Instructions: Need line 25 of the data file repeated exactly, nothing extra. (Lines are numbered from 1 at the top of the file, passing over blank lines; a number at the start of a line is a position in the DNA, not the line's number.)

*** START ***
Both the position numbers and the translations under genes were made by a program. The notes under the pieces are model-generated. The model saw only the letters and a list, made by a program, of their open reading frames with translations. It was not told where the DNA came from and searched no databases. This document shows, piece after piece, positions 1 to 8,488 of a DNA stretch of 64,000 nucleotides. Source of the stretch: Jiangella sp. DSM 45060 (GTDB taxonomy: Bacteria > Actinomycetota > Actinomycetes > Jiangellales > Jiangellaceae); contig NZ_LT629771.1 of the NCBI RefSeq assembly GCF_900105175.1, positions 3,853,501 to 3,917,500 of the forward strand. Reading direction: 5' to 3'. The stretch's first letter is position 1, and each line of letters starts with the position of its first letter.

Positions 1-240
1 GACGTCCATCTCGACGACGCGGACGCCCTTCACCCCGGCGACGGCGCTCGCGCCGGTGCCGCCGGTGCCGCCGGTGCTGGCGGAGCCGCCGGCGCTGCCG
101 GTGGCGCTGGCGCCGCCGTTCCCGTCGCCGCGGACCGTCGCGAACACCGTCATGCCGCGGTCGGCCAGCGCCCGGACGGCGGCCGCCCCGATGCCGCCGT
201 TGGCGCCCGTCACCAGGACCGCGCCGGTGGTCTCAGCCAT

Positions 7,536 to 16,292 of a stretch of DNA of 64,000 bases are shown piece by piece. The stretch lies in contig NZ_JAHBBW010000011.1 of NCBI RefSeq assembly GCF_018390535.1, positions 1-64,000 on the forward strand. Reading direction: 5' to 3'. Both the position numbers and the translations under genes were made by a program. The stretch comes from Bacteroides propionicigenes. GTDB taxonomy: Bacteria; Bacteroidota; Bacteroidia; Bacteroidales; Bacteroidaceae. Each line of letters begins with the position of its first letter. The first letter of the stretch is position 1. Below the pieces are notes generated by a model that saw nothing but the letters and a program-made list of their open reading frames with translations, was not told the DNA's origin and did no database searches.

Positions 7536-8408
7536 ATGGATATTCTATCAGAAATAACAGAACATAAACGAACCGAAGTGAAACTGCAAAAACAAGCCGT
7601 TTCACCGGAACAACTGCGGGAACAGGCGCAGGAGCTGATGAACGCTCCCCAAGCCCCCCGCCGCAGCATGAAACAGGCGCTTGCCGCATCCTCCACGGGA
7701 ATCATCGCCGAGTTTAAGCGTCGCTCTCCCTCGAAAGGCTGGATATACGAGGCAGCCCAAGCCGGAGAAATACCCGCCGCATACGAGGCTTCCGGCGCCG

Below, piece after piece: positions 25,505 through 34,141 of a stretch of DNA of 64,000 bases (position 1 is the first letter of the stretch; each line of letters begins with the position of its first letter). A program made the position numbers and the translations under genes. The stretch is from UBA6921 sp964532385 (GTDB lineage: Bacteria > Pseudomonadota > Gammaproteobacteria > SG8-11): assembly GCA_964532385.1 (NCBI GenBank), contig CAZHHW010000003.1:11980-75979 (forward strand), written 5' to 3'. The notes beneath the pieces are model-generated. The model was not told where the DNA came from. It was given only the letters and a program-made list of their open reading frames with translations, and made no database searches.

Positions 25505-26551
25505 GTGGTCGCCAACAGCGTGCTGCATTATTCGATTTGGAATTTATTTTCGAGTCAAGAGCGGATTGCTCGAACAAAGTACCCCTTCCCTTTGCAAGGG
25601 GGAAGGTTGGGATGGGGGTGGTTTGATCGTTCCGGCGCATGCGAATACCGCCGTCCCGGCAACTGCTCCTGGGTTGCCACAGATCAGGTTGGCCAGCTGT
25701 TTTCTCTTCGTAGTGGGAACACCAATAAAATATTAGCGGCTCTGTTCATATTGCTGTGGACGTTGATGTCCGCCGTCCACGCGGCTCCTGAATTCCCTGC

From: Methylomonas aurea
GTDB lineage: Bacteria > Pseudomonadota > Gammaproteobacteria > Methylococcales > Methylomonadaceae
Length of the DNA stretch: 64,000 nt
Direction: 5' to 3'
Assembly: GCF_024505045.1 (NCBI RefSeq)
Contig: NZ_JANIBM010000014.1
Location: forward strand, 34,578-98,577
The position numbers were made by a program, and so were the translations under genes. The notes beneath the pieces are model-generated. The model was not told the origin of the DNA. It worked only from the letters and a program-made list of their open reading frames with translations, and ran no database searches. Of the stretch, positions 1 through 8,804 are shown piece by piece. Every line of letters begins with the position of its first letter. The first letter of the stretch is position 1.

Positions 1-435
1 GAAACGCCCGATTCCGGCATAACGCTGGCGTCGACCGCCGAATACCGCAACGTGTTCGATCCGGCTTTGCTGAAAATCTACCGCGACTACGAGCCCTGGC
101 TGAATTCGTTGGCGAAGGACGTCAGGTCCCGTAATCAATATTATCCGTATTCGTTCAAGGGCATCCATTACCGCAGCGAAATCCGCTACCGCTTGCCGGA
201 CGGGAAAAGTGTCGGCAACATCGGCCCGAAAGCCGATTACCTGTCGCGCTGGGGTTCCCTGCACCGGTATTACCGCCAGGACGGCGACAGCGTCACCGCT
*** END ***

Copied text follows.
1 GAAACGCCCGATTCCGGCATAACGCTGGCGTCGACCGCCGAATACCGCAACGTGTTCGATCCGGCTTTGCTGAAAATCTACCGCGACTACGAGCCCTGGC